What to consider when setting up biogas unit

Saturday January 20 2018

A biogas-powered cooker in use.

A biogas-powered cooker in use. A good fixed dome biogas unit constructed by a qualified technician can last for as long as 50 years. FILE PHOTO | NMG 

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A farmer who intends to install a small scale biogas system (6-32m3) has a number of considerations to make. This includes and not limited to: the design of the unit, its capacity, how much gas to expect from the plant, cost of the system, safety of the gas, management of the system and how to store excess gas.

Design of biogas plant

A good biogas digester must resemble the stomach with an inlet, an outlet and the ability to stir the materials as it grids them.

There are three major designs of biogas plants, namely, the fixed dome, floating drum and flexible bag. The fixed dome and the floating drum plants have all the qualities mentioned above.

This makes them more sustainable than the flexible bag designs.

However, the fixed dome plant design has the ease of the day to day operation, low maintenance cost and its ability to produce gas constantly on a daily and annual basis despite the climatic variations.

A fixed dome biogas unit constructed by a qualified technician can last for as long as 50 years. It is therefore recommended that one install a fixed dome biogas unit.

If another unit has to be installed, ensure it has an inlet, outlet, self-stirring mechanism, is protected from climatic variations and is made from a sustainable material.

Capacity/size of the plant/ construction cost

The formula for calculating the size of plant is: Cow dung/cow/day multiplied by number of cows multiplied by two multiplied by 60, then divide all by 1,000.

The figure two indicates the dilution rate as cow dung is mixed with water at a ratio of 1:1 weight: volume before it is fed into a digester, while 60 refers to retention time which is the number of days that the waste is supposed to stay in the digester before all the energy is extracted from it.

The figure 1000 is for purpose of converting the volume in litres to cubic metres which will be used to construct the unit.

For example, if a farmer has four cows with each producing 15kg of waste per day, the size of his digester will be: 15 x 4 x 2x60)/1,000 = 7.2m3. To give an allowance in case of extra waste, this farmer can construct an 8m3 plant.

Recent studies however, have shown that 75 per cent of the waste is digested within 25-30 days.

This means that the retention time can be reduced by half and still get a good amount of gas. The farmer with four animals can thus construct a 4m3 unit instead of the 8m3 one.

This will reduce the construction cost by half. The construction cost of an 8m3 can range between Sh80,000 and Sh100,000 depending on availability of materials.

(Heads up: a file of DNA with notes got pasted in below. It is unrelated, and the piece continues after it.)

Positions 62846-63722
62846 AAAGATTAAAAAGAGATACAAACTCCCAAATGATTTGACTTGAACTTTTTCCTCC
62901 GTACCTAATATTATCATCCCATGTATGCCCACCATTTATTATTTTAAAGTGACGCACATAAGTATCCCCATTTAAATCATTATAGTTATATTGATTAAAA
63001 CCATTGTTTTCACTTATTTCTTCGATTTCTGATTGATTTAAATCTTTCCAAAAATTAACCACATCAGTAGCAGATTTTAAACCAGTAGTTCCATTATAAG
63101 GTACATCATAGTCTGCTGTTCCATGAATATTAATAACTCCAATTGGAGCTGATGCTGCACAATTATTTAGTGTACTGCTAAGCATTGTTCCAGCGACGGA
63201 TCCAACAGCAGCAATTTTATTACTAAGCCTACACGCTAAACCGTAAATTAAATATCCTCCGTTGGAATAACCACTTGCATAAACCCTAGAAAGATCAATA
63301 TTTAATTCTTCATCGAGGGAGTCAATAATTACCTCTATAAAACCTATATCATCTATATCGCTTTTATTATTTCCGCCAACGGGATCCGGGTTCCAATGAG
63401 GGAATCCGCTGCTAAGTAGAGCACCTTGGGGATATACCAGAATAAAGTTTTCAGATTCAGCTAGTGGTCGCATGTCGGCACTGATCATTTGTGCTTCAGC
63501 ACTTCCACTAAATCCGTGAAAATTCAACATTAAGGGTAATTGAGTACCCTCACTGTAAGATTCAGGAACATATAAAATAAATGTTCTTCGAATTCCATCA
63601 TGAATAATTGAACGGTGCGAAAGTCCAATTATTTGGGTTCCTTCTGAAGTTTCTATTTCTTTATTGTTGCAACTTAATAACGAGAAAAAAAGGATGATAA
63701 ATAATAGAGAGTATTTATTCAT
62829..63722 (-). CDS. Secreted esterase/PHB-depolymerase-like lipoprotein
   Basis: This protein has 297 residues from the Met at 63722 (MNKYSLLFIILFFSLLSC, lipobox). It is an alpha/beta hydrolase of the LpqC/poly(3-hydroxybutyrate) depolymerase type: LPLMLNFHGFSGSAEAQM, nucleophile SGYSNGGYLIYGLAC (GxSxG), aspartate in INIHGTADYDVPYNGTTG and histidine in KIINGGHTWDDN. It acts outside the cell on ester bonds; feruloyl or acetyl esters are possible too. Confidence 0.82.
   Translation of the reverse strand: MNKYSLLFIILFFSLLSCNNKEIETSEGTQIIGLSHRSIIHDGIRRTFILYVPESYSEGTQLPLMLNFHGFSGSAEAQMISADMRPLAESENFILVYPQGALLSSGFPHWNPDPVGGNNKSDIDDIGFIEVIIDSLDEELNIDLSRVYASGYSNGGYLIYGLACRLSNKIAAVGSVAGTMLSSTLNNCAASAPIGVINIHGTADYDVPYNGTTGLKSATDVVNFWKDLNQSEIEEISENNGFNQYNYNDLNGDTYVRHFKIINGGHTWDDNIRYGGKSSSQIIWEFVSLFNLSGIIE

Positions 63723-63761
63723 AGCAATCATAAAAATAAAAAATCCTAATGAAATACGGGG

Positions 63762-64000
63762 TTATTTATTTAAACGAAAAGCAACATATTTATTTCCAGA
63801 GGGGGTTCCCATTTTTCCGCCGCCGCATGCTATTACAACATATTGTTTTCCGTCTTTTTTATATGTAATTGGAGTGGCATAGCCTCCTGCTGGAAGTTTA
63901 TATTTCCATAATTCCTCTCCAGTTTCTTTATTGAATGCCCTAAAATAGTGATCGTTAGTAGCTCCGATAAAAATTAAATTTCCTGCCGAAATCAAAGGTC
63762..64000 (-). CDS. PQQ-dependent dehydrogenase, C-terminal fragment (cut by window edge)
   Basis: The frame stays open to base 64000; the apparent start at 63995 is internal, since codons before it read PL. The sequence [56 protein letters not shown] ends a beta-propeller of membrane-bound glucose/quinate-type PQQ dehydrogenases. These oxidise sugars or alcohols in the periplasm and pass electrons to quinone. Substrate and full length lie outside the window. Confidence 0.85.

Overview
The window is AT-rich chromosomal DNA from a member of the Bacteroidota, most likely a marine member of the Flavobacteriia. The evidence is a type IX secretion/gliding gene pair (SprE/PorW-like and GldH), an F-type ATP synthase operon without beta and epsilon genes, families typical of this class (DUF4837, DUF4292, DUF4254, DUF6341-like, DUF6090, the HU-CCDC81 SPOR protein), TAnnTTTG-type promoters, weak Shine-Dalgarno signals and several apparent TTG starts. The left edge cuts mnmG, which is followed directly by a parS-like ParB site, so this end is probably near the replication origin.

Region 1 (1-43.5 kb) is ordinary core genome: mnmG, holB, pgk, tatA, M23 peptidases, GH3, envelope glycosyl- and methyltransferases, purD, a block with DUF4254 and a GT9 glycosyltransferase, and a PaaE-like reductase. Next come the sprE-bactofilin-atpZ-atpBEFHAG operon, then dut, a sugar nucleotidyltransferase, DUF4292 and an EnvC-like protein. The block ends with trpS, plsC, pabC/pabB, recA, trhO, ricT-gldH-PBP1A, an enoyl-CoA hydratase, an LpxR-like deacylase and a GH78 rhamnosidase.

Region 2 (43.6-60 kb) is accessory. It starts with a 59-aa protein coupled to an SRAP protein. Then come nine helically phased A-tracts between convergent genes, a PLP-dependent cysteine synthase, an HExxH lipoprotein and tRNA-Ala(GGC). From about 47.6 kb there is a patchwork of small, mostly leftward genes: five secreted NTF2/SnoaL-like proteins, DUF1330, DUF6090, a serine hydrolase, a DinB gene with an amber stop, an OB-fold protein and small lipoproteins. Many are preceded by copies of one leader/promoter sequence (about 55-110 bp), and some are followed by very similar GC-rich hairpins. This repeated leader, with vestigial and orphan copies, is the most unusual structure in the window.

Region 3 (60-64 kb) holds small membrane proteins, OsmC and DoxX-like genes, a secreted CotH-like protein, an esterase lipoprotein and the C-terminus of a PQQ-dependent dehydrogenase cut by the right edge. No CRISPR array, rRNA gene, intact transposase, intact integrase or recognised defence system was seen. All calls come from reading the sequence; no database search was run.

It can also be less or higher depending on the experience of the technician.

Amount of gas to expect

About 0.5m3 of gas can be generated from the 15kg of dung that one cow produces per day, thus a farmer can estimate the amount of gas in cubic metres per day by multiplying the number of adult cows by 0.5. An efficient biogas burner utilises about 0.5 m3 of gas per hour.

This means that a farmer with four cows and an efficient burner can have four hours of continuous cooking from a single burner.

Safety of the gas

Although biogas is highly explosive when mixed with air, practical experience shows that it is relatively safe considering reported cases of explosions.

However, it is important to be cautious by ensuring that open flames are not permitted within six metres of a biogas plant.

Technicians should also ensure that all biogas is evacuated from a digester before they enter during repair or inspection.

This is because biogas can displace oxygen and cause suffocation. In case of leakage in the house, ensure proper ventilation by opening windows and doors to let out the gas and ensure there is no smell of the same before putting on the burners.

Any leakage along the system should also be attended to promptly.

Management of the system and how to store excess gas

Regular feeding of the digester is recommended for a continuous supply of gas. The feeding frequency could be daily, weekly or twice a week.

If plant is not fed daily, all the waste has to be collected daily and covered with a non-porous material. Canning biogas in a similar way to natural gas is uneconomical due to the high cost of cans and the pumping system.

Extra storage facilities are not required in the fixed dome biogas system because it has its own storage device known as the displacement mechanism.

However, if one has excess gas, you can pipe it to other users and charge them.